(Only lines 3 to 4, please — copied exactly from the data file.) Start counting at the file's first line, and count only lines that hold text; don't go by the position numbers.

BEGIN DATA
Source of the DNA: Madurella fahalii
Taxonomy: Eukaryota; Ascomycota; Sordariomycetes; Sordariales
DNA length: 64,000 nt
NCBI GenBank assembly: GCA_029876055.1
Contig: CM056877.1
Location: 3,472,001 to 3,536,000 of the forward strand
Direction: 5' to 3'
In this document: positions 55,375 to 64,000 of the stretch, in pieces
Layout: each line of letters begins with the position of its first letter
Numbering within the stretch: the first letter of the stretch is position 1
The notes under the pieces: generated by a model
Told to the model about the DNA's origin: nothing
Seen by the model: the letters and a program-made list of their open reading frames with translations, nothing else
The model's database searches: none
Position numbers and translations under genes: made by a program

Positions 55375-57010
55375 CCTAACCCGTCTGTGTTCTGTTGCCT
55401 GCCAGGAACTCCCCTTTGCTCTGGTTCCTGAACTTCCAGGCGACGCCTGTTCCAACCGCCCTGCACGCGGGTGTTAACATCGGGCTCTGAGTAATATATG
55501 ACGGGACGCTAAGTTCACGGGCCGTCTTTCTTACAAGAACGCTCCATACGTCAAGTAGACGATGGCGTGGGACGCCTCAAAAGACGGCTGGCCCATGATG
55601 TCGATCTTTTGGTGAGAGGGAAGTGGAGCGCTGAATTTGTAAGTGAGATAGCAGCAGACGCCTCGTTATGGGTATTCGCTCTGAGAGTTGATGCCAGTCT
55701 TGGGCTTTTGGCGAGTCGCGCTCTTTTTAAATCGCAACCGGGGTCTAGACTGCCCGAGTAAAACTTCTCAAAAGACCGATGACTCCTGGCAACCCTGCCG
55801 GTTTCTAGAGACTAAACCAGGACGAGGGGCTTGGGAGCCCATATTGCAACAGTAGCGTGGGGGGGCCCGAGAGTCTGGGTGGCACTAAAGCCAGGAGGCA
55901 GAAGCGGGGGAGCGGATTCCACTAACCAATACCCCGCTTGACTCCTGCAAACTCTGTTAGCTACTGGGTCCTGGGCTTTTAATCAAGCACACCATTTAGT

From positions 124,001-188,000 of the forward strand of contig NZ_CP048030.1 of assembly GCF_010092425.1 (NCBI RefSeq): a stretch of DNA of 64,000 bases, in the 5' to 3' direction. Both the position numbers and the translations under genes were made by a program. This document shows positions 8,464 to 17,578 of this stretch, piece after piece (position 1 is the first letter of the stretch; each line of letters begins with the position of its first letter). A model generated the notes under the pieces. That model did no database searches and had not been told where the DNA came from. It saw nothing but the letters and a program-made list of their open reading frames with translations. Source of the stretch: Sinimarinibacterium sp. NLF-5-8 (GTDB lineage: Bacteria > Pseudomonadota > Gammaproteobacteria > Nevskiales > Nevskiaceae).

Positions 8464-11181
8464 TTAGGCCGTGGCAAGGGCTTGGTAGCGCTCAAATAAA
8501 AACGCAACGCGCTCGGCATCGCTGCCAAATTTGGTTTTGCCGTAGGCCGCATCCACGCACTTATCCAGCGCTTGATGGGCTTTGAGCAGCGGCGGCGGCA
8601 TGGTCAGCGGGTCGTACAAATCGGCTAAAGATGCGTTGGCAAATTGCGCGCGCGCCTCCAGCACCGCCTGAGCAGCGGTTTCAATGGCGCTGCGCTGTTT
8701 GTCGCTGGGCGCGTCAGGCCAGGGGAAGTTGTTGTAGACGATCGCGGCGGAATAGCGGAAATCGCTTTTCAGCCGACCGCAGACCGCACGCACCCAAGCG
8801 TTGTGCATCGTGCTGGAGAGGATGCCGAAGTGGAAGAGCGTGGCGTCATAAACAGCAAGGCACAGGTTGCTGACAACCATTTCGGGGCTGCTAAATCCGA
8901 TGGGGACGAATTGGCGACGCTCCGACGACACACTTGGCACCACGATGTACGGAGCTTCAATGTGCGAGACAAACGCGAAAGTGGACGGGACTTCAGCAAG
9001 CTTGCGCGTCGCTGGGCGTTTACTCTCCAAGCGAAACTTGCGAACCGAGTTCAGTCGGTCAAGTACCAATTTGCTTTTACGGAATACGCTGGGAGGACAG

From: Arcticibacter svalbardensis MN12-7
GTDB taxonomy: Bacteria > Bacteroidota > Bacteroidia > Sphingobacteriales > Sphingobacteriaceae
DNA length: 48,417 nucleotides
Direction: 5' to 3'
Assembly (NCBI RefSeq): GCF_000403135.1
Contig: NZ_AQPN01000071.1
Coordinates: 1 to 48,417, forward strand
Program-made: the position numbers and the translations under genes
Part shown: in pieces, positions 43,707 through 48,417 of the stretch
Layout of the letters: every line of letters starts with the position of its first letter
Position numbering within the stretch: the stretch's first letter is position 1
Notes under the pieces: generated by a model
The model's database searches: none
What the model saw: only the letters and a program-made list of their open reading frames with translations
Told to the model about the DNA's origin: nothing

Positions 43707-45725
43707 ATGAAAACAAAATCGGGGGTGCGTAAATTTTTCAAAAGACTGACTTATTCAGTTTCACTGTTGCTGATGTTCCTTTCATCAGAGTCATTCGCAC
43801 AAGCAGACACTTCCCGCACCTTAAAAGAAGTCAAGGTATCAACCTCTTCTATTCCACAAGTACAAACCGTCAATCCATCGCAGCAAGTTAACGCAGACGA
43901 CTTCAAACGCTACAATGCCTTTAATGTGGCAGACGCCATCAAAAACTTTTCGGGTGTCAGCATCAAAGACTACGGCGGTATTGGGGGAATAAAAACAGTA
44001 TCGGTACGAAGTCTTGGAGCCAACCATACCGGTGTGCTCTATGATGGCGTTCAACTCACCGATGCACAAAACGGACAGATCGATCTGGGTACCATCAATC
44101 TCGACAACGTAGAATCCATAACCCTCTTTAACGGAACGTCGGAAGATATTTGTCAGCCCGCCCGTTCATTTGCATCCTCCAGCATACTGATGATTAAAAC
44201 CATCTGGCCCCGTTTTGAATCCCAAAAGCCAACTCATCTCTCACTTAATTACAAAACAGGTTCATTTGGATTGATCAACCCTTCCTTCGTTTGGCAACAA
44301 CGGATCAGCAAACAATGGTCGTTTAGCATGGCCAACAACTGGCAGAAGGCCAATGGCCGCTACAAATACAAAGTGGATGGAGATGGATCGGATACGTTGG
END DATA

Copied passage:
DNA length: 64,000 nt
NCBI GenBank assembly: GCA_029876055.1